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British Grand Prix ticket sales dented by downturn

NEWS STORY
18/06/2013

This time last year the organisers of the British Grand Prix were trumpeting the fact that less than 5,000 tickets were remaining to be sold. It was no exaggeration because on race day a record 127,000 spectators were in attendance. This was despite downpours which transformed car parks into mud baths and forced organisers to turn spectators away for the qualifying session on Saturday. There was bound to be some fallout from this and it is revealed warts and all in an article in today's Independent by Pitpass' business editor Christian Sylt.

As many as 30,000 ticket-holders were told to stay away from the circuit for qualifying last year as car parks were water-logged and local roads were left groaning under the weight of traffic trying to access the circuit. To prevent this from being repeated the race organisers have invested in improving the non-tarmacked car parks and expanded both park and ride and shuttle services. However, it doesn't look like traffic jams will be a problem this year.

According to Sylt's article, attendance at this year's British GP, which takes place next Sunday, is expected to be significantly down on 2012 as tighter purse strings have put people off buying race tickets which start at £145.

At close of business yesterday, Silverstone's website showed that 22 ticket categories are still available whilst only 11 are sold out. As Pitpass has reported, three F1 teams, Marussia, McLaren and Williams, recently took to Twitter to try to drum up support. In a co-ordinated approach they all wrote “Only #28days to go until the 2013 Formula 1 Santander British Grand Prix! Have you got your tickets yet?”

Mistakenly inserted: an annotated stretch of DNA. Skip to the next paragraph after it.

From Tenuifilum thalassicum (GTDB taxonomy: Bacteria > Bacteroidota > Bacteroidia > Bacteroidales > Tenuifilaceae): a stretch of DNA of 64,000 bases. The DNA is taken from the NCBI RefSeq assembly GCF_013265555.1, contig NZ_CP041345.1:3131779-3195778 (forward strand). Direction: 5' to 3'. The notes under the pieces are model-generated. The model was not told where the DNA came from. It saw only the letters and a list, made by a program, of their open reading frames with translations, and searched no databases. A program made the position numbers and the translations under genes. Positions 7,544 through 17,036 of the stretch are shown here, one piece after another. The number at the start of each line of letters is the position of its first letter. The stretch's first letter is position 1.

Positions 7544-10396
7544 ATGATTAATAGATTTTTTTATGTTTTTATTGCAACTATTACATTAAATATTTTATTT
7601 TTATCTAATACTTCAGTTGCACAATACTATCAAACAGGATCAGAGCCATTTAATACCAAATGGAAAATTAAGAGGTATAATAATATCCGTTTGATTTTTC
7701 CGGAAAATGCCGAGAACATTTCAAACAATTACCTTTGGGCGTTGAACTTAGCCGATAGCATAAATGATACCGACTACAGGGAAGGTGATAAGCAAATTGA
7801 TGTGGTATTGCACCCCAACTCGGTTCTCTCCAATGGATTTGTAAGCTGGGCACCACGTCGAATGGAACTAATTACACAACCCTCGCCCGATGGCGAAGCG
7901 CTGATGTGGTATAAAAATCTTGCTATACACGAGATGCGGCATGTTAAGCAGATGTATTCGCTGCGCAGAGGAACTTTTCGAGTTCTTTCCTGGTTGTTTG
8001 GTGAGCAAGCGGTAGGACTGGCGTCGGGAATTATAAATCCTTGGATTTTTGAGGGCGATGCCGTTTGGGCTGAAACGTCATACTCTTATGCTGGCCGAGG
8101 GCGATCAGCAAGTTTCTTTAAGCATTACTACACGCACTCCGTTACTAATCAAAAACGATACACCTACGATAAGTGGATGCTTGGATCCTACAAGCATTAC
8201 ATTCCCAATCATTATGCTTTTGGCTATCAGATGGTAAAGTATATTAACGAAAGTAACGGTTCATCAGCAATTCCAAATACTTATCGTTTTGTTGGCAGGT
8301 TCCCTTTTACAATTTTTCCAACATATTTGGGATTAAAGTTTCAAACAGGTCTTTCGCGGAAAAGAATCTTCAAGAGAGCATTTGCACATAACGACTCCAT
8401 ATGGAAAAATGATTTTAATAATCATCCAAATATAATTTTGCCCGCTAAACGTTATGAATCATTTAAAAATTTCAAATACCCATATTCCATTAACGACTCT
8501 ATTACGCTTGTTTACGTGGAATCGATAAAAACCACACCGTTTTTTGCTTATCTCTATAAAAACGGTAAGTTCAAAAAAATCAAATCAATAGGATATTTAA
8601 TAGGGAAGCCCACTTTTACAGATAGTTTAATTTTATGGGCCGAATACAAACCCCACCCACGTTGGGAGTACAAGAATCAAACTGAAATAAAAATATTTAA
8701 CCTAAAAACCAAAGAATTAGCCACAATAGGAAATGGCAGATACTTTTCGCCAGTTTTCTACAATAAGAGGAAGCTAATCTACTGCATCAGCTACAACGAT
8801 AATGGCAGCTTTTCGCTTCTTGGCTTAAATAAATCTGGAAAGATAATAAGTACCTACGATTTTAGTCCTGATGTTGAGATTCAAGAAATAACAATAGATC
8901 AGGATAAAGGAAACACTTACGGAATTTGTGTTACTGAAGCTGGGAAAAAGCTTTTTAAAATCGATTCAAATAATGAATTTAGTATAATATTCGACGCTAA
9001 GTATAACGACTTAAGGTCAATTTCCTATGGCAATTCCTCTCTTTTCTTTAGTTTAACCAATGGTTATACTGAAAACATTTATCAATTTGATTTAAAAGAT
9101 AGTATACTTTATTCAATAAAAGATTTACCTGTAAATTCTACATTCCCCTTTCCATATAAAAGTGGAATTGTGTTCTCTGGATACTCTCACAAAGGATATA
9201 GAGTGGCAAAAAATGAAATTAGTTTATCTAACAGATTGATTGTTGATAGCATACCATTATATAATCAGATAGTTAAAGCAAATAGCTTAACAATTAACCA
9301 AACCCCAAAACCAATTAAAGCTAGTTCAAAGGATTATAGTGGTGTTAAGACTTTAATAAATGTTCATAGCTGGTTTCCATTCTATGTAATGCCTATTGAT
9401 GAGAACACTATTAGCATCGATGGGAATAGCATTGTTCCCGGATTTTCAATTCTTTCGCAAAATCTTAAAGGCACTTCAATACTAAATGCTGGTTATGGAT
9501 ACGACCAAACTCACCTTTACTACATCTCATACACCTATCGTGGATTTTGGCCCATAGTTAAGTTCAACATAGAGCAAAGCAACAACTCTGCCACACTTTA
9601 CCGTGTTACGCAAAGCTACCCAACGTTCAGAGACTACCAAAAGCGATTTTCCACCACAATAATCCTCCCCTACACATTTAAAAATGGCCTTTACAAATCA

Only races in Abu Dhabi and Brazil are more expensive than Britain, while Malaysia is cheapest with tickets starting at £13. At £60, the cheapest tickets to last month's Champions League final were less than half the price of those for the British GP. Likewise, tickets to the men's final at Wimbledon, the Grand National and the final day of The Open can all be bought for less the cheapest option at the British GP.

The high-octane ticket prices are down to F1's business model which is unlike other sports. Circuits generally do not get any revenue from the television broadcasts of the race or the corporate hospitality and advertising hoardings at the track. Money from this goes to the sport's rights-holder the F1 Group, whilst the circuits' sole source of income from F1 is usually ticket sales. This barely covers the annual hosting fee with running costs often covered by investment from governments. The British GP gets no state subsidies which is why its ticket prices are so high.

The organisers of the race are forced to increase ticket prices due to an escalation clause in their contract which boosts the hosting fee by an estimated 5% annually. It currently stands at around £14m and the cheapest ticket prices have accelerated by 43.5% since Silverstone signed a 17-year contract to host the race in 2009.

An increasing fee isn't the only cost which Silverstone has had to cover. Prior to signing the contract F1's boss Bernie Ecclestone demanded that the track upgrade its facilities. In 2011 it opened a new pit and paddock complex largely funded with loans from Lloyds. This left the British Racing Drivers Club (BRDC), which owns Silverstone, with £26.1m of net debt in 2011, the most-recent year for which its accounts are available.

The narrow margins on the race give the BRDC little free cash to pay down the debt and interest alone came to £842,000 in 2011. This pushed the BRDC to a £4.5m net loss and the combination of declining ticket sales and the increasing fee could be a perfect storm this year.

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